Drachm? You have an Apothecary weight, probably early 20th century

Linda writes: I have a small collection of coins from lots of different countries and they are early 19th century. The one I would like to know about is a 1″ diameter, thick, gold coin that says “Two Drachms” across the top of both sides and “Troemner Phila” on the bottom with a tiny little star separating the writing on each side of the coin. Two stars on each side. In the center of the coin is what looks like “3ii” I think these are Roman symbols. It is in excellent condition although dirty looking it is extremely legible. Where it has been handled there is visible evidence that this is pure gold. Is this as old as I think it is like 320 BC. I would like to know the history and value. Thank you ~~~ Linda

You have an apothecary weight, probably early 20th century vintage. In the days before electronic scales and prepackaged medicines, pharmacists used a balance beam scale to measure the appropriate amount of medicine to a customer. One would put the appropriate weights on one side and then pour the powdered drug on the other until the balance was centered. Small drachm (a unit of weight equivalent to 60 grains or one eighth of an ounce) weights, grain weights and smaller were employed to balance the small amounts of chemicals ordered by a doctor’s recipe or prescription for each dose. Since the weights were base metal, mostly copper, the drachm weights were often gold plated to make them easier to read. The manufacturer’s name is almost always listed on the weight, in this case “Troemner Phila”. “Phila” is the abbreviation for Philadelphia. If you show this piece to a pharmacist it will be instantly recognizable. The “3ii” signifies 2 drachms, “3i” would be 1 drachm.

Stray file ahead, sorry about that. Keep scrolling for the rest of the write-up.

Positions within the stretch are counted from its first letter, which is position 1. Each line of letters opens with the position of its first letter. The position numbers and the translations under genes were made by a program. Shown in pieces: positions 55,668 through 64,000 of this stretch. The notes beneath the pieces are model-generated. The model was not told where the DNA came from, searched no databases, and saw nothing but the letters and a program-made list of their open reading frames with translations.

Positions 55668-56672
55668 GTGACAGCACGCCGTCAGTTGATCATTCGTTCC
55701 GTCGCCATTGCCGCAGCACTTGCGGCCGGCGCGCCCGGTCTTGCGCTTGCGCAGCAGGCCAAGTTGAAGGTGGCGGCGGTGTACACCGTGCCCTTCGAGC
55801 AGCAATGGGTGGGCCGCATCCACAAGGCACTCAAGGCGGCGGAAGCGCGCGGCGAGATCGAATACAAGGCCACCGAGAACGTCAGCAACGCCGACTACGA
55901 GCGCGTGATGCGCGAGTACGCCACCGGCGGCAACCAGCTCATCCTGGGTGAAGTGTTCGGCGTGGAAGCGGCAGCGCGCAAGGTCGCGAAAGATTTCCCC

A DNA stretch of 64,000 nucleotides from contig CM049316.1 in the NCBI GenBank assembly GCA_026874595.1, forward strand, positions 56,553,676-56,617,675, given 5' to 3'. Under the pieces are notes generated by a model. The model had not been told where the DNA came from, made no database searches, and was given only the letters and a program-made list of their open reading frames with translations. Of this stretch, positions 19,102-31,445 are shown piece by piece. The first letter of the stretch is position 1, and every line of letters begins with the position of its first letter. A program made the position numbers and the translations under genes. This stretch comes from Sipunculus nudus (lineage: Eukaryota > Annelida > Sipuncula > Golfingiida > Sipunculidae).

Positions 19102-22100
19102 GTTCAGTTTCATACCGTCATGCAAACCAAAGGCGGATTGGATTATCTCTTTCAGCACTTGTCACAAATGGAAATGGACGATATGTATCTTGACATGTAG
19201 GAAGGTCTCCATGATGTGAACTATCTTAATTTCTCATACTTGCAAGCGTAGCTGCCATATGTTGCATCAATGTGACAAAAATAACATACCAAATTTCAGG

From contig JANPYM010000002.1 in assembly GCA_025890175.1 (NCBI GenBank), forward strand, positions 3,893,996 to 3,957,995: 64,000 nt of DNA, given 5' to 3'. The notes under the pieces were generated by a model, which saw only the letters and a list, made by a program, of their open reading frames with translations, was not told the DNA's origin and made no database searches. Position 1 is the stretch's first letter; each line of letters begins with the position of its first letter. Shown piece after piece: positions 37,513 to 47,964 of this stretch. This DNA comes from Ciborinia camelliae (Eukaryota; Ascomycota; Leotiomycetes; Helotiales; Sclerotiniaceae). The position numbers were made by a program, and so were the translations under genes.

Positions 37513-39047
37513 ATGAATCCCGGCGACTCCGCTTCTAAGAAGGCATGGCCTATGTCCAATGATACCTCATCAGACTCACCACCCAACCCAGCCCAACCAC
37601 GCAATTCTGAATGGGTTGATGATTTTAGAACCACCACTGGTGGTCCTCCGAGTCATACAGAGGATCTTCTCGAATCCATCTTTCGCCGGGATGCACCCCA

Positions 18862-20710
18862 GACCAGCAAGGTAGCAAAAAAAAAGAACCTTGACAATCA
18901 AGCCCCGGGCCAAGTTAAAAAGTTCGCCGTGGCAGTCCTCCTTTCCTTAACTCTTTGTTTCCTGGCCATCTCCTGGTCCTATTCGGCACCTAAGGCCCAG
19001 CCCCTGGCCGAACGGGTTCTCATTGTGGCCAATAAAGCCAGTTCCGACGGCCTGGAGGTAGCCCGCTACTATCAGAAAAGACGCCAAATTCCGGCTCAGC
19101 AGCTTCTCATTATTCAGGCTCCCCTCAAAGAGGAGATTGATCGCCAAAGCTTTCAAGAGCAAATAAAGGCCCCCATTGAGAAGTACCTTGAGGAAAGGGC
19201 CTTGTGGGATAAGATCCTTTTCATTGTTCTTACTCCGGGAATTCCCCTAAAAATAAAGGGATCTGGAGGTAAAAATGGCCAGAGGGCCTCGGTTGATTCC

There are collectors for balance scale weights. They are collected with tokens, store cards and medals and are usually found under the heading of “Exonumia” in auctions. Collectors generally are looking for the kits that include the wooden box, the balance scale and all the weights, including some very tiny ones. Rarely are orphan pieces in demand unless they reference something historic or are from a rare maker.

The weights aren’t used anymore in pharmacies, at least not in the West, but portable apothecary weight kits are often found in antique shops (I found lots of kits in London).

Though individual weights don’t bring a great deal of money, complete sets including the original scale and the weights that they came with are very much in demand.